We may then ask for its spherical coordinates $(\theta,\phi)$:

In [49]:

```
E.coord(spher)
```

Out[49]:

which is not possible for the point $N$:

In [50]:

```
try:
N.coord(spher)
except ValueError as exc:
print('Error: ' + str(exc))
```

Let us first declare $\mathbb{R}^3$ as a 3-dimensional manifold covered by a single chart (the so-called** Cartesian coordinates**):

In [51]:

```
R3 = Manifold(3, 'R^3', r'\mathbb{R}^3', start_index=1)
cart.<X,Y,Z> = R3.chart() ; cart
```

Out[51]:

The embedding of the sphere is defined as a differential mapping $\Phi: \mathbb{S}^2 \rightarrow \mathbb{R}^3$:

In [52]:

```
Phi = S2.diff_map(R3, {(stereoN, cart):
[2*x/(1+x^2+y^2), 2*y/(1+x^2+y^2),
(x^2+y^2-1)/(1+x^2+y^2)],
(stereoS, cart):
[2*xp/(1+xp^2+yp^2), 2*yp/(1+xp^2+yp^2),
(1-xp^2-yp^2)/(1+xp^2+yp^2)]},
name='Phi', latex_name=r'\Phi')
```

In [53]:

```
Phi.display()
```

Out[53]:

In [54]:

```
Phi.parent()
```

Out[54]:

In [55]:

```
print(Phi.parent())
```

In [56]:

```
Phi.parent() is Hom(S2, R3)
```

Out[56]:

$\Phi$ maps points of $\mathbb{S}^2$ to points of $\mathbb{R}^3$:

In [57]:

```
N1 = Phi(N) ; print(N1) ; N1 ; N1.coord()
```

Out[57]:

In [58]:

```
S1 = Phi(S) ; print(S1) ; S1 ; S1.coord()
```

Out[58]:

In [59]:

```
E1 = Phi(E) ; print(E1) ; E1 ; E1.coord()
```

Out[59]:

$\Phi$ has been defined in terms of the stereographic charts $(U,(x,y))$ and $(V,(x',y'))$, but we may ask its expression in terms of spherical coordinates. The latter is then computed by means of the transition map $(A,(x,y))\rightarrow (A,(\theta,\phi))$:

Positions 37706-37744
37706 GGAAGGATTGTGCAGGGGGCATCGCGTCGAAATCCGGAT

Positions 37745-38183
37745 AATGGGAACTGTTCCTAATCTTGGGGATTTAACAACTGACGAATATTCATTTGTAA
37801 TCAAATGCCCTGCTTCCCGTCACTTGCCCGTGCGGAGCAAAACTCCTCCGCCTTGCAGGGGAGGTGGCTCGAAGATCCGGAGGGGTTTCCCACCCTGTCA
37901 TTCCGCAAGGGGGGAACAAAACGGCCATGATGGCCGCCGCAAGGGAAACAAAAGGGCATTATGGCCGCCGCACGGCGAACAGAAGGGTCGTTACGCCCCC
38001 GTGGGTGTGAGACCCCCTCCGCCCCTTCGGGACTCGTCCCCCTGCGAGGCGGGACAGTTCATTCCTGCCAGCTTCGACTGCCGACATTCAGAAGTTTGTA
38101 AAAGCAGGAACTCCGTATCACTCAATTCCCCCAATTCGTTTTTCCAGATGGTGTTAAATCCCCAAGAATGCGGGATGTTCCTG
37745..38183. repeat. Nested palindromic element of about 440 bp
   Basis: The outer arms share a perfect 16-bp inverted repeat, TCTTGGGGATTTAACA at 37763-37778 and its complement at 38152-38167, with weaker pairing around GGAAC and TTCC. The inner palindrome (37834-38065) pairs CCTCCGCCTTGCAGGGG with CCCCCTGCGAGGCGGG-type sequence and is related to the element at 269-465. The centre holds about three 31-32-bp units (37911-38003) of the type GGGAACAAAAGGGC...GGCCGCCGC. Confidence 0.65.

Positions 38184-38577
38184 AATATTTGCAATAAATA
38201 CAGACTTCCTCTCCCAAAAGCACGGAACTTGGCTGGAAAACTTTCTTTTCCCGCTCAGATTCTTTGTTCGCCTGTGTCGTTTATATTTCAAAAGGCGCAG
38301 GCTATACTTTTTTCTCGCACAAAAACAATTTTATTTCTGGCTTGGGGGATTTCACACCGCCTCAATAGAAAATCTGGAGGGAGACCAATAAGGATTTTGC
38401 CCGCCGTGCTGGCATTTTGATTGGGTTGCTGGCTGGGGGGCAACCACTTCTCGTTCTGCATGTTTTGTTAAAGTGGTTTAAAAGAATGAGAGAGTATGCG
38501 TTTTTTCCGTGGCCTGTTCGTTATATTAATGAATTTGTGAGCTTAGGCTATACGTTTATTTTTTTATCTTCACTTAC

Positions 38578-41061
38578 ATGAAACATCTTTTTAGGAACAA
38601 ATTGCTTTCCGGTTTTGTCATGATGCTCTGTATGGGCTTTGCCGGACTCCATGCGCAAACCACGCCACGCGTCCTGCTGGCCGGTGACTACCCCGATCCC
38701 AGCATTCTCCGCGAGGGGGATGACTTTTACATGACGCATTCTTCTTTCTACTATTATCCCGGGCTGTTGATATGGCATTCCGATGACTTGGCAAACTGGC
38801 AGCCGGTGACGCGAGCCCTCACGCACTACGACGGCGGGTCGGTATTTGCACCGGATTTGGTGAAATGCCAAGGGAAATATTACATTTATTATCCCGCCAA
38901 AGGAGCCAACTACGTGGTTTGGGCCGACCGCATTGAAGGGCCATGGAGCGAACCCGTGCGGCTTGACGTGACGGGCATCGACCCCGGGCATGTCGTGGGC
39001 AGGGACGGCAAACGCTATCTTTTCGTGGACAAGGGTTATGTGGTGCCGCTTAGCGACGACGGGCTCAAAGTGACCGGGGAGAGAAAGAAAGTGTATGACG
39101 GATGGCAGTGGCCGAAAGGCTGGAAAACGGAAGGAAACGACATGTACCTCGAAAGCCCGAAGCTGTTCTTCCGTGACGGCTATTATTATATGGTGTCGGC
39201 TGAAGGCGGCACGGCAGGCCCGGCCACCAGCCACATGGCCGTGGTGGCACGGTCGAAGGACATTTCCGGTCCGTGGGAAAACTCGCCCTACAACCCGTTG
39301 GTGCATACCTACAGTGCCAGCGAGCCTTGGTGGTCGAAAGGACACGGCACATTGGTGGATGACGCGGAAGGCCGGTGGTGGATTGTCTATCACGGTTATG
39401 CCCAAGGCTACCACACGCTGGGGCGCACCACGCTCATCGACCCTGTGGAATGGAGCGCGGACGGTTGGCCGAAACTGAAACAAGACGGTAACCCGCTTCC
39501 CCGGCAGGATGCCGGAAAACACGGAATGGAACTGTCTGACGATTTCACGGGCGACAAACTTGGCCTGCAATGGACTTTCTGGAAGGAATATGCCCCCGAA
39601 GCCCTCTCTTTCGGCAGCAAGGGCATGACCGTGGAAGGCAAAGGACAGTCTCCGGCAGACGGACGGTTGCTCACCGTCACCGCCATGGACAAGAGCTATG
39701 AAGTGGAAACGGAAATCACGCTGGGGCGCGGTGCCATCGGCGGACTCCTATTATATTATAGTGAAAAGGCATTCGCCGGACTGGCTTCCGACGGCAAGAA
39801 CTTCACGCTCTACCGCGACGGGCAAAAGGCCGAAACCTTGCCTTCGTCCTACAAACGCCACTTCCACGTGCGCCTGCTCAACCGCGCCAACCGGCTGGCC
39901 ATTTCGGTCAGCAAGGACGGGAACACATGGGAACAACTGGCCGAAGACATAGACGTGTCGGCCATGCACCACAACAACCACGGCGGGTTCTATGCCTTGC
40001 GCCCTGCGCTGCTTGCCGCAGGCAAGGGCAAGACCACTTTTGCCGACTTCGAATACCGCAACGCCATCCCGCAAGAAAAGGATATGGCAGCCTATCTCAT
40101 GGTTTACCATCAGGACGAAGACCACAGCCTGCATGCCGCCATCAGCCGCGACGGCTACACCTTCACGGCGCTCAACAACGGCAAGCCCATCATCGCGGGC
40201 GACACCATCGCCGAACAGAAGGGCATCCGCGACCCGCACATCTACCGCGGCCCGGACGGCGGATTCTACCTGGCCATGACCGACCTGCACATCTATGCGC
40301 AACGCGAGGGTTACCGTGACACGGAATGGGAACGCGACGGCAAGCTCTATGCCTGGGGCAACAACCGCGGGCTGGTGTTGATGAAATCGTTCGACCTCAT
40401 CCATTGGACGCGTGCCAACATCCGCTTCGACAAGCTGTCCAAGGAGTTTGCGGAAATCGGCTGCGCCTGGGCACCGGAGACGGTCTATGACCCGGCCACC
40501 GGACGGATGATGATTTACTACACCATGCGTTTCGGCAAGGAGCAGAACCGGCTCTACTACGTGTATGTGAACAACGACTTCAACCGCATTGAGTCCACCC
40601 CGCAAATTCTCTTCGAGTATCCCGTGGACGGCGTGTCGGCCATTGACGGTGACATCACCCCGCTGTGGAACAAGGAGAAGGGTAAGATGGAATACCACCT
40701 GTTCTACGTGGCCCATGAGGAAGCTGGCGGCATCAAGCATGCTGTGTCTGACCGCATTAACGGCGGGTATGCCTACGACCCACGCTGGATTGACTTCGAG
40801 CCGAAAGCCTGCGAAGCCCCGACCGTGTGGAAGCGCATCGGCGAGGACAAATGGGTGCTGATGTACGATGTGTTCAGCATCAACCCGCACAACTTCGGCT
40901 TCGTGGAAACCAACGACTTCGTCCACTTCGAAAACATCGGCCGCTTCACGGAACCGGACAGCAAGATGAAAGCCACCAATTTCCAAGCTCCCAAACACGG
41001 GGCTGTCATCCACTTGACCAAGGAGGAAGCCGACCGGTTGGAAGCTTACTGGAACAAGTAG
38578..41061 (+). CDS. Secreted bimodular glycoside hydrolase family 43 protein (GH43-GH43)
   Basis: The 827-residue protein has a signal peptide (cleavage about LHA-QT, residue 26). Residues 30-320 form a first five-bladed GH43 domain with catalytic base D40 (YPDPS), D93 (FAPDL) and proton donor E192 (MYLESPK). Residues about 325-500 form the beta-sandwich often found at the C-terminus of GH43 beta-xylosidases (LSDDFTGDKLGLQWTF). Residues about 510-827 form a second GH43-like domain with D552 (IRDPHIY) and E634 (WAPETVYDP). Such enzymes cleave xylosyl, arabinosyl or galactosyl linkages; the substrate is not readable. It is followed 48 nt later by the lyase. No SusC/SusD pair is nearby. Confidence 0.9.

In [60]:

```
Phi.expr(stereoN_A, cart)
```

Out[60]:

In [61]:

```
Phi.expr(spher, cart)
```

Out[61]:

In [62]:

```
Phi.display(spher, cart)
```

Out[62]:

Let us use $\Phi$ to draw the grid of spherical coordinates $(\theta,\phi)$ in terms of the Cartesian coordinates $(X,Y,Z)$ of $\mathbb{R}^3$:

In [63]:

```
graph_spher = spher.plot(chart=cart, mapping=Phi, number_values=11,
color='blue', label_axes=False)
show(graph_spher, viewer=viewer3D)
```

We may also use the embedding $\Phi$ to display the stereographic coordinate grid in terms of the Cartesian coordinates in $\mathbb{R}^3$. First for the stereographic coordinates from the North pole:

In [64]:

```
graph_stereoN = stereoN.plot(chart=cart, mapping=Phi, number_values=25,
label_axes=False)
show(graph_stereoN, viewer=viewer3D)
```

and then have a view with the stereographic coordinates from the South pole superposed (in green):

In [65]:

```
graph_stereoS = stereoS.plot(chart=cart, mapping=Phi, number_values=25,
color='green', label_axes=False)
show(graph_stereoN + graph_stereoS, viewer=viewer3D)
```